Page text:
Harvey Weinstein's wife has said the widespread allegations of sexual harassment against the Hollywood mogul are "unforgivable" and she is leaving him.
British fashion designer Georgina Chapman told People magazine: "My heart breaks for all the women who have suffered tremendous pain because of these unforgivable actions.
"I have chosen to leave my husband. Caring for my young children is my first priority and I ask the media for privacy at this time.”
Her statement came as the Obamas and Hillary Clinton joined a chorus of condemnation of 65-year-old Weinstein, whose many accusers include Hollywood stars Gwyneth Paltrow and Angelina Jolie.
Mrs Clinton said she was "shocked and appalled" by the revelations about a man who has been a major donor to the Democrat Party since her husband Bill's presidential election in 1992.
The former US secretary of state tweeted:
Former president Barack Obama and first lady Michelle released a statement saying: "Any man who demeans and degrades women in such fashion needs to be condemned and held accountable, regardless of wealth or status.
"We should celebrate the courage of women who have come forward to tell these painful stories.
"And we all need to build a culture - including by empowering our girls and teaching our boys decency and respect - so we can make such behavior less prevalent in the future."
Neither Mrs Clinton nor the Obamas mentioned Weinstein's history of donations.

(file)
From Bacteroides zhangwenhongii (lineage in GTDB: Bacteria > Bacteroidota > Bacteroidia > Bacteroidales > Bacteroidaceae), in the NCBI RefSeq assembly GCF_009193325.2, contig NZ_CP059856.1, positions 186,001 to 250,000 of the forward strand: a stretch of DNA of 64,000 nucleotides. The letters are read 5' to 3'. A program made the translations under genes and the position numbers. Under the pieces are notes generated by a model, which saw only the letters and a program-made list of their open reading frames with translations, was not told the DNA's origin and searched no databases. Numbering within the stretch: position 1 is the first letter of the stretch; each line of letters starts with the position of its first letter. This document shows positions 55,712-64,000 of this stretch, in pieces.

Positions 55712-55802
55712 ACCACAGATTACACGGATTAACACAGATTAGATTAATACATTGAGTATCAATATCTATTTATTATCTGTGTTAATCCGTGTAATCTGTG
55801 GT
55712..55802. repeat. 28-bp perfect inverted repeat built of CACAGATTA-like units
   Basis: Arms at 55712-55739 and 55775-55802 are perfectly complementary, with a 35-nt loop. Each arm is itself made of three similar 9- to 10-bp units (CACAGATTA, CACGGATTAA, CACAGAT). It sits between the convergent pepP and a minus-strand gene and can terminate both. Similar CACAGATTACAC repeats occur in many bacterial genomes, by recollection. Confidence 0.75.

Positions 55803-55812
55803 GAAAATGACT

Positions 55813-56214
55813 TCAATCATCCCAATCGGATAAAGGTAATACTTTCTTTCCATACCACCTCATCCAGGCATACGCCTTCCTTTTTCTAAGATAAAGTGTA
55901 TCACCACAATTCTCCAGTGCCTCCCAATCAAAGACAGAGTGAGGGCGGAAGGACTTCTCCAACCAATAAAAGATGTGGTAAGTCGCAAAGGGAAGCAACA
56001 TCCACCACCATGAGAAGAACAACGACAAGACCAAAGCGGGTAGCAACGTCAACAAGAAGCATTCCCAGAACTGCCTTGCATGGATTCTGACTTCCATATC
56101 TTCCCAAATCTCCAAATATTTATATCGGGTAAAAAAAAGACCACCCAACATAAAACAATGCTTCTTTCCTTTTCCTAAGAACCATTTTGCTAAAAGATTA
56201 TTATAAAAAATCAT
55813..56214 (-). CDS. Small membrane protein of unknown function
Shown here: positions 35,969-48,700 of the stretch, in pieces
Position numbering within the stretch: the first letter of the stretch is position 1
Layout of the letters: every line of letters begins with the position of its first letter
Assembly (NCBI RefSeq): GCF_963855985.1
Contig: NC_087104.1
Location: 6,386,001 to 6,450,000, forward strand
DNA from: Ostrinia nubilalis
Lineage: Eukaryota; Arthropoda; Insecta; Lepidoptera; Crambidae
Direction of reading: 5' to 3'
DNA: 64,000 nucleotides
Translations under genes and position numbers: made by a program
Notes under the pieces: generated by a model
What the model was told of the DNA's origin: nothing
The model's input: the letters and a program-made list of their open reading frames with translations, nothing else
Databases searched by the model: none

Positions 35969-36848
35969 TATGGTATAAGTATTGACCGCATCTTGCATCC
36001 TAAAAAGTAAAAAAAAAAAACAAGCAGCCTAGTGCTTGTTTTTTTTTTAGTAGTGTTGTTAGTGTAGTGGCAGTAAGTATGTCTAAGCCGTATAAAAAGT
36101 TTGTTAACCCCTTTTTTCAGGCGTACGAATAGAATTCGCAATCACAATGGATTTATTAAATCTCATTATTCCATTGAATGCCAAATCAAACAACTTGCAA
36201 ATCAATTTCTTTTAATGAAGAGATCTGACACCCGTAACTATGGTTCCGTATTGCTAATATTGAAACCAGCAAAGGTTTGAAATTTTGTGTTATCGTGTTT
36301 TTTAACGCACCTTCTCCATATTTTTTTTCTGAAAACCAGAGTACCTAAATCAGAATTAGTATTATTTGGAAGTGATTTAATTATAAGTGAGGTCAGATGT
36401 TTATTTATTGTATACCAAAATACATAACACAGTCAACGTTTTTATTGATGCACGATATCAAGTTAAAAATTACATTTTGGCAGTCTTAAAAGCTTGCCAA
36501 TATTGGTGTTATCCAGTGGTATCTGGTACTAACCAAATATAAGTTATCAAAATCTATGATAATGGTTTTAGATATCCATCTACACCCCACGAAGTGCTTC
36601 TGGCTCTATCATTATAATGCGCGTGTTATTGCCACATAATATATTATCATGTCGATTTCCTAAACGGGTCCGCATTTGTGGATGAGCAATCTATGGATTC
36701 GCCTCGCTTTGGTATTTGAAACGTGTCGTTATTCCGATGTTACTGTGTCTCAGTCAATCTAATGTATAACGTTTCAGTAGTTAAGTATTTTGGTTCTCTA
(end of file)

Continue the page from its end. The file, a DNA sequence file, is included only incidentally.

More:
Ms Chapman, 41, pleaded for privacy for herself and the two young children she had with Weinstein as she announced the imminent split after 10 years of marriage.
When the scandal broke last week in The New York Times last week, Weinstein told reporters his wife was standing behind him.
Weinstein was fired from the Weinstein Company he founded with his brother Bob over the claims of sexual harassment that first appeared in the New York Times last week and have left Hollywood reeling.
George Clooney, Meryl Streep, Kate Winslet and Dame Judi Dench were among the high-powered named throwing their support behind his alleged victims.
Weinstein founded the film distribution company Miramax with his brother in 1979 and later formed the Weinstein Company, with 1998's Shakespeare In Love and 2002's Gangs of New York among his producer credits.
He was also executive producer on some of the biggest films of recent decades, including Pulp Fiction, The English Patient, Good Will Hunting, Lord of the Rings and The Artist.
Weinstein issued an apology to the women he had worked with days before his firing but stopped short of directly addressing the allegations.
He has since denied allegations of rape reported by The New Yorker.
Weinstein's spokeswoman Sallie Hofmeister issued this statement: "Any allegations of non-consensual sex are unequivocally denied by Mr Weinstein.
"Mr Weinstein has further confirmed that there were never any acts of retaliation against any women for refusing his advances.
"Mr Weinstein obviously can't speak to anonymous allegations, but with respect to any women who have made allegations on the record, Mr Weinstein believes that all of these relationships were consensual. Mr Weinstein has begun counselling, has listened to the community and is pursuing a better path."